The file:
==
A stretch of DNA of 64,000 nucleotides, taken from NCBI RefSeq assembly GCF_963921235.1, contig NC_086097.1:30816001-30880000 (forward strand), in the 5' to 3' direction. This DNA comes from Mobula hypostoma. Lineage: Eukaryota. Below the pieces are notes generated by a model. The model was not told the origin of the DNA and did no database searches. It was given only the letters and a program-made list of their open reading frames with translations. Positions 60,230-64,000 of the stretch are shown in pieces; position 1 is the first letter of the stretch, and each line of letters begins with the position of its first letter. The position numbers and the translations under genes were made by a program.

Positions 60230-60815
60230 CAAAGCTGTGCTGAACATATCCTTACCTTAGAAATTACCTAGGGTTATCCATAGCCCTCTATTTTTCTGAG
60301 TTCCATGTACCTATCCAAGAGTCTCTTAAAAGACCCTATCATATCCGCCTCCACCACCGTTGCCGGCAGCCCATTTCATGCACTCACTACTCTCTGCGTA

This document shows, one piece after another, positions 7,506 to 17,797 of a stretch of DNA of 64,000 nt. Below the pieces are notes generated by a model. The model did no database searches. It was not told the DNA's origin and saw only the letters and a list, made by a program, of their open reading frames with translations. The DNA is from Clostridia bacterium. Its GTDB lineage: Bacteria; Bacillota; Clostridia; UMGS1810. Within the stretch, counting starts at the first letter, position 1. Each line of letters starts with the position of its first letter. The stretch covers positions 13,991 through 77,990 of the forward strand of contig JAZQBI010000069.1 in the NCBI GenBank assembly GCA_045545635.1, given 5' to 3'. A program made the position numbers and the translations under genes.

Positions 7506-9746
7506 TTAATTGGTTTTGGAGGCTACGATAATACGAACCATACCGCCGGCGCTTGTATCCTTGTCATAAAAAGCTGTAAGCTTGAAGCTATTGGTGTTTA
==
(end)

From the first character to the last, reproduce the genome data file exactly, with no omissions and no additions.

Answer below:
A stretch of DNA of 64,000 nucleotides, taken from NCBI RefSeq assembly GCF_963921235.1, contig NC_086097.1:30816001-30880000 (forward strand), in the 5' to 3' direction. This DNA comes from Mobula hypostoma. Lineage: Eukaryota. Below the pieces are notes generated by a model. The model was not told the origin of the DNA and did no database searches. It was given only the letters and a program-made list of their open reading frames with translations. Positions 60,230-64,000 of the stretch are shown in pieces; position 1 is the first letter of the stretch, and each line of letters begins with the position of its first letter. The position numbers and the translations under genes were made by a program.

Positions 60230-60815
60230 CAAAGCTGTGCTGAACATATCCTTACCTTAGAAATTACCTAGGGTTATCCATAGCCCTCTATTTTTCTGAG
60301 TTCCATGTACCTATCCAAGAGTCTCTTAAAAGACCCTATCATATCCGCCTCCACCACCGTTGCCGGCAGCCCATTTCATGCACTCACTACTCTCTGCGTA

This document shows, one piece after another, positions 7,506 to 17,797 of a stretch of DNA of 64,000 nt. Below the pieces are notes generated by a model. The model did no database searches. It was not told the DNA's origin and saw only the letters and a list, made by a program, of their open reading frames with translations. The DNA is from Clostridia bacterium. Its GTDB lineage: Bacteria; Bacillota; Clostridia; UMGS1810. Within the stretch, counting starts at the first letter, position 1. Each line of letters starts with the position of its first letter. The stretch covers positions 13,991 through 77,990 of the forward strand of contig JAZQBI010000069.1 in the NCBI GenBank assembly GCA_045545635.1, given 5' to 3'. A program made the position numbers and the translations under genes.

Positions 7506-9746
7506 TTAATTGGTTTTGGAGGCTACGATAATACGAACCATACCGCCGGCGCTTGTATCCTTGTCATAAAAAGCTGTAAGCTTGAAGCTATTGGTGTTTA